Mark Thompson, the DG of the BBC announced this afternoon that the BBC was suspending all phone competitions on TV and Radio at midnight tonight and interactive and online competitions will be taken down as soon as possible. Once again the main problem seems to be one of Staff posing as winners. Worse still from a PR point of view, three big charity events feature : Sports Relief, Comic Relief, and Children In Need. The programmes identified are:
Comic Relief – Friday 16 March 2007 on BBC One
A caller was heard on air answering a question to win prizes belonging to a famous couple when in fact the caller was a member of the production team.
TMi – 16 September 2006 on BBC Two and CBBC
A member of the production team posed as a member of the audience who had won a competition which was open to the public.
Sport Relief – 15 July 2006 on BBC One
Viewers were led to believe that a member of the public had won a competition open to the public when it was a member of the crew.
Children in Need – 18 November 2005 on BBC One Scotland
A fictitious competition winner was announced during a segment called Raven: The Island following technical problems.
The Liz Kershaw Show – 2005/6 on BBC 6 Music
During pre-recorded programmes presented as live, listeners were led to believe genuine competitions were held when in fact there were no contests or prizes and all callers were production staff or their friends.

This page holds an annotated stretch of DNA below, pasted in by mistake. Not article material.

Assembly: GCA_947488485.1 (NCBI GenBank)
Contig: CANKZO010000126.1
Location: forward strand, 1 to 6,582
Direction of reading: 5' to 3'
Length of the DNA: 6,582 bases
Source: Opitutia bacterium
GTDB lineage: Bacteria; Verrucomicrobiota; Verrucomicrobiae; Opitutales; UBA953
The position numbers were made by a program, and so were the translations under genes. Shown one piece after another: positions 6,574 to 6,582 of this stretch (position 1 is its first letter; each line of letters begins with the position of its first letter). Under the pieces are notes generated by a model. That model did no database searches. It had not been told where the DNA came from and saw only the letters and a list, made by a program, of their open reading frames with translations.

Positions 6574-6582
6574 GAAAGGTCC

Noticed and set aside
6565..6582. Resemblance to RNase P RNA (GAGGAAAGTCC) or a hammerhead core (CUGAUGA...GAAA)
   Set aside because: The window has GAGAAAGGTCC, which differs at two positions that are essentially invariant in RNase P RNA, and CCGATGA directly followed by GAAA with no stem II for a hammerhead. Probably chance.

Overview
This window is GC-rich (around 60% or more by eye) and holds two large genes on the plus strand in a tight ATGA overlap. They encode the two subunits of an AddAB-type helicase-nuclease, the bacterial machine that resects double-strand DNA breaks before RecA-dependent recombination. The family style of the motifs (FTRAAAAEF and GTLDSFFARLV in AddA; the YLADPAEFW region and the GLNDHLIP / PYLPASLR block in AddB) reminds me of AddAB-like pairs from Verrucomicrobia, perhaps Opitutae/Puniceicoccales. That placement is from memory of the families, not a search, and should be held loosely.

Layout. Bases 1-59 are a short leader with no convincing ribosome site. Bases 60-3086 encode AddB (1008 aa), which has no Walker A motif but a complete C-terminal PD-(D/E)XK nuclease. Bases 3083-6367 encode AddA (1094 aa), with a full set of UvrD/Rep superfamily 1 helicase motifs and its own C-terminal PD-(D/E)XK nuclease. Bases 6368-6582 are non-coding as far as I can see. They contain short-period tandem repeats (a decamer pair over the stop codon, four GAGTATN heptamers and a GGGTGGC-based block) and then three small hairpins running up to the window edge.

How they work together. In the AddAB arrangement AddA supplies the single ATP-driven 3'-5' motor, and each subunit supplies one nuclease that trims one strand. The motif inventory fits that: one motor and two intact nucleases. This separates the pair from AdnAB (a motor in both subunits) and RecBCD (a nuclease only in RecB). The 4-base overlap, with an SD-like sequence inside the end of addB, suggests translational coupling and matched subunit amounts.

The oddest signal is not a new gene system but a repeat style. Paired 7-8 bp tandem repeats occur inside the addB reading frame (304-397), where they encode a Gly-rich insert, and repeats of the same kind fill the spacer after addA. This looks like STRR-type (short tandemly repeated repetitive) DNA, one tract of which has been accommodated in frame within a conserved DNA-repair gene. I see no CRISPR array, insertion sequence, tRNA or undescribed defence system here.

White Label – World Service until April 2006
On more than once occasion a fake winner was announced when no winning entries had been received.
This comes on the same day that Ofcom has published the outcome of the inquiry, led by Richard Ayre, into the use of premium rate telephone numbers (PRS) in television programmes. The Ayre inquiry reveals a systemic failure by broadcasters, with some appearing to be in denial about their responsibilities to ensure programmes delivered on the transactions they offered to viewers.
The inquiry recommends: amending TV broadcasting licences (possibly also radio licences) to include requirements for consumer protection in relation to PRS; and to require independent third-party auditing of PRS activity and the issuing of further guidance on the Broadcasting Code and licence conditions relating to measures to minimise lost or wrongly-charged entries; fairness in competitions; and transparency in pricing. Ofcom intends to consult on the full recommendations as part of its broader Participation Television consultation, due to be published in the next few weeks. In addition, Ofcom will review the wider aspects of the co-regulatory relationship with ICSTIS